Child beggary in Pakistan | By Ilsa Tariq


Child beggary in Pakistan

CHILD beggary is often overlooked as a practice simply inhabited as a result of poverty – deeply embedded in the social institutions of third world countries with most prominent being Pakistan. Undoubtedly, it stands as a violation of fundamental child rights as established by the protection framework of the UN Convention on the Rights of the Child (1989) – evidently falling under the umbrella of the Worst Forms of Child Labour. Such a practice is considered a menace to society due to its complex nature: a product of human trafficking.  According to the Protocol to Prevent, Suppress and Punish Trafficking in Persons, children who are below legal age are considered as trafficked individuals if they are located from one area to another for the purpose of exploitation – even if they “agreed” to it.

Child begging can also be categorized as an ‘organized crime’ for giant mafias are behind such an exploitative practice. A regional survey was carried out by ILO (2006) in which 210 beggars were surveyed in Sri Lanka, 200 in Bangladesh and 198 in Pakistan. Although the scope of the report was limited, it highlighted that 34% of the beggars interviewed were controlled by organized mafias and forced into beggary. It is rare for such child traffickers to undergo prosecution for their acts. However, there have been instances of accountability being established when victim protection was upheld by the Government of Bosnia – demonstrating sustainable law enforcement and setting a prime example in 2010 in regards to a forced begging case

In Pakistan, beggars comprise up to 11% of the total population and now emerge as one of the most organized crimes – requiring elimination through policy formulation.  According to the Asian Human Rights Commission (AHRC), the number of children who beg on the streets of urban cities within Pakistan amount to around 1.2 million; while the Society for the Protection of the Rights of the Child (SPARC) records the number at around 1.5 million.

One of the harshest trajectories of such a dilemma is the influence of mafia beggars on child beggars who are trained professionally by gangs and then inhumanely tortured for running away. This prevents them from speaking up about their mafia networks and as a result, remains stuck in such a vicious cycle. Such a form of child exploitation stems from poverty and unemployment – leading to kidnappings by powerful mafia groups. Provincial governments in Pakistan have failed to conduct surveys on child beggary; but according to estimates, the majority of 22.84 million out-of-school children have been involved in it.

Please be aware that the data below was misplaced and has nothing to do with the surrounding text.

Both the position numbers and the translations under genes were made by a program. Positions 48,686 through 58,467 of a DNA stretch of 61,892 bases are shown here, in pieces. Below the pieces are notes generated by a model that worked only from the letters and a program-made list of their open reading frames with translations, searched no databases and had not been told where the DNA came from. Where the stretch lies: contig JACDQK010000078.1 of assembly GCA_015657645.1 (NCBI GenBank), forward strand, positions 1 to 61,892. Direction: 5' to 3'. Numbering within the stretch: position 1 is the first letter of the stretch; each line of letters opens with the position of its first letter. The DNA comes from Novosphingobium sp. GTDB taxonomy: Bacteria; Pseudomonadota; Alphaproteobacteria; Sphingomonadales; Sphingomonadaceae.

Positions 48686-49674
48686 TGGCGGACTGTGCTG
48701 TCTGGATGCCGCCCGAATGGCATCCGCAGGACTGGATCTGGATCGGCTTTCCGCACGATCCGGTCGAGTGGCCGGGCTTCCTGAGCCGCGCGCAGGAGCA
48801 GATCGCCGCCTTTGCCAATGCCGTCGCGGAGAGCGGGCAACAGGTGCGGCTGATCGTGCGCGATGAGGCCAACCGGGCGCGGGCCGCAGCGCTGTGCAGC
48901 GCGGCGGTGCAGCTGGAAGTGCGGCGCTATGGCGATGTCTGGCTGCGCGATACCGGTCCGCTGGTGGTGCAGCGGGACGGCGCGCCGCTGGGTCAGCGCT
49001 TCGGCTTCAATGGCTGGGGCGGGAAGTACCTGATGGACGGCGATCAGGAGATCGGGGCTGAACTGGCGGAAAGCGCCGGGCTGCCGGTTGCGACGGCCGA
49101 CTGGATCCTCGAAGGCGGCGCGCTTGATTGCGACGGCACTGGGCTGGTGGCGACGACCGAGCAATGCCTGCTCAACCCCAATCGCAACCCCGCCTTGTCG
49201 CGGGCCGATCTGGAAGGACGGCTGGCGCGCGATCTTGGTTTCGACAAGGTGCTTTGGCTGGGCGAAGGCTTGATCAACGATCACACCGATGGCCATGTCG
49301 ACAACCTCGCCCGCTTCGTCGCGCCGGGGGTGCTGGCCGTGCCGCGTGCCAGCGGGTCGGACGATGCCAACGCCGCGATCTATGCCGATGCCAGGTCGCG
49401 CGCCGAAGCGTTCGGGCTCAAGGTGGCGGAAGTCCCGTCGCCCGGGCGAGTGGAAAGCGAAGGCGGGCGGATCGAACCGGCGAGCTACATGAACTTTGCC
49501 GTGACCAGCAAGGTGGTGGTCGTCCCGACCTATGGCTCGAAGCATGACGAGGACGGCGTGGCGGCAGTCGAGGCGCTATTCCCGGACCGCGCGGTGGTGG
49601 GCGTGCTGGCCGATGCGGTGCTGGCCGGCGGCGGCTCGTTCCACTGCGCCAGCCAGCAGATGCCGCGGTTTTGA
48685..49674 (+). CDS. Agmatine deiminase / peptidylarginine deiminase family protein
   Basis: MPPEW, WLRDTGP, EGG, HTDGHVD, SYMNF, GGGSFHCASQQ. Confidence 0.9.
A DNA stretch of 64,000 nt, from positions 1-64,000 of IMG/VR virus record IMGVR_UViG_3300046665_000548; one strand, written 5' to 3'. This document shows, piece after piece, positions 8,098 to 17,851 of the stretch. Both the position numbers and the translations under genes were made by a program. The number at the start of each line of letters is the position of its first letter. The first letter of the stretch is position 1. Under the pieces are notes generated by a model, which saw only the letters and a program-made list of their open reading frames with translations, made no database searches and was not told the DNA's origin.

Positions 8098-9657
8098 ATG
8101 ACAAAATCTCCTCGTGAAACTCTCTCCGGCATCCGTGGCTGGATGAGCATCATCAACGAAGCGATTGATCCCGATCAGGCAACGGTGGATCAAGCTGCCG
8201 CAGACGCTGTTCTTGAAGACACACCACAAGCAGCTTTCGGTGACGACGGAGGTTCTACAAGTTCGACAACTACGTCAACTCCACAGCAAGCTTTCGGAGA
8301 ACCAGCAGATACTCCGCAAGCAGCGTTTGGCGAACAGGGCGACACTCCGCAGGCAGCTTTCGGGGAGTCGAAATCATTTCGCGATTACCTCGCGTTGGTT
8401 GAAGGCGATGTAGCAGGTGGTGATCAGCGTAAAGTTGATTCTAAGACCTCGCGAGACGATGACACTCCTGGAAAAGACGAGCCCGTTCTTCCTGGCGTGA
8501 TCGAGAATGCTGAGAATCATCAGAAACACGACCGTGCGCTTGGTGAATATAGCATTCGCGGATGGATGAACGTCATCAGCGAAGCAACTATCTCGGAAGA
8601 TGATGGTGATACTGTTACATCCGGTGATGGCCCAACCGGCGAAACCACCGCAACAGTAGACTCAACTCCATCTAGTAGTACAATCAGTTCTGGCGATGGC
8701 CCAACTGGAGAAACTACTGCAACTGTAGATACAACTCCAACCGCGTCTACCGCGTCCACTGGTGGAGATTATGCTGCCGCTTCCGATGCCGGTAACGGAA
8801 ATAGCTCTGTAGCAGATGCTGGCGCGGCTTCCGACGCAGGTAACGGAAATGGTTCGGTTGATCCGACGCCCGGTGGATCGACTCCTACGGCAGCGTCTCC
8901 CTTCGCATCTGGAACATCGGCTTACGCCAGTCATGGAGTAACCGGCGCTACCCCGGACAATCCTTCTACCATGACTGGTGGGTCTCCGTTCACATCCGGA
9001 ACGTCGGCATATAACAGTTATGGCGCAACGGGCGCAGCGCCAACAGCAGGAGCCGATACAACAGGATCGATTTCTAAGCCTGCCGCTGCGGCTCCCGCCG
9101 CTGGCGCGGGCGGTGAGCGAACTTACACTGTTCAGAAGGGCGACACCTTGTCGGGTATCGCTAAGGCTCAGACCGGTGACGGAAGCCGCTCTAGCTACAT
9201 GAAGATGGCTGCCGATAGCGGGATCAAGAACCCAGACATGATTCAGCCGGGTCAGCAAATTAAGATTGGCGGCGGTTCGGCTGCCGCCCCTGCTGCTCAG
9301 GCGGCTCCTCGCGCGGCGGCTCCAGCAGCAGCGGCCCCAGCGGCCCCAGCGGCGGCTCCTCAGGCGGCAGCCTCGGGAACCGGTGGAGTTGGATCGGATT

On 12th November, 2018 – a ban on child beggary was imposed by the Sindh government while social welfare departments were instructed to bring child beggars to welfare centres and a new facility in Korangi. While such a step may attract nationwide praise, loopholes emerge as it fails to recognize complex factors that led to children on the streets in the first place. The subject of child welfare has been devolved to the provinces after the 18th Constitutional Amendment. However, at the Federal level, this falls on the shoulders of the Chief Commissioner, ICT and the Ministry of Interior.

Many legal provisions are in place to combat such a menace; primarily being the Vagrancy Act, 1958 – under which the issue of child beggary is dealt with. Moreover, a Child Protection Institute is being established under the ICT Children Protection Act 2018. The mandate of the institute is to receive reports of children who are in need of protection and care. Based on reports, whether a child requires care under the provisions of this act, services from the relevant department or institution for protection and care of a child should be made available. The institute will maintain a record of case management reports of a child in need of care. Collecting and maintaining case management data provided by Child Protection Officers, maintaining and updating data on child abusers and persons convicted of offences against children will also fall under the responsibilities of the institute. Thirdly, under Article 25-A of the Constitution, free and compulsory education is provided to all children from the age of five to sixteen years. Accordingly, the Free and Compulsory Education Acts have been promulgated at ICT and Provincial level to provide education to children aged 5-16. These initiatives will contribute to erase child beggary.

—The author is a freelance writer based in Islamabad contributing to National Press.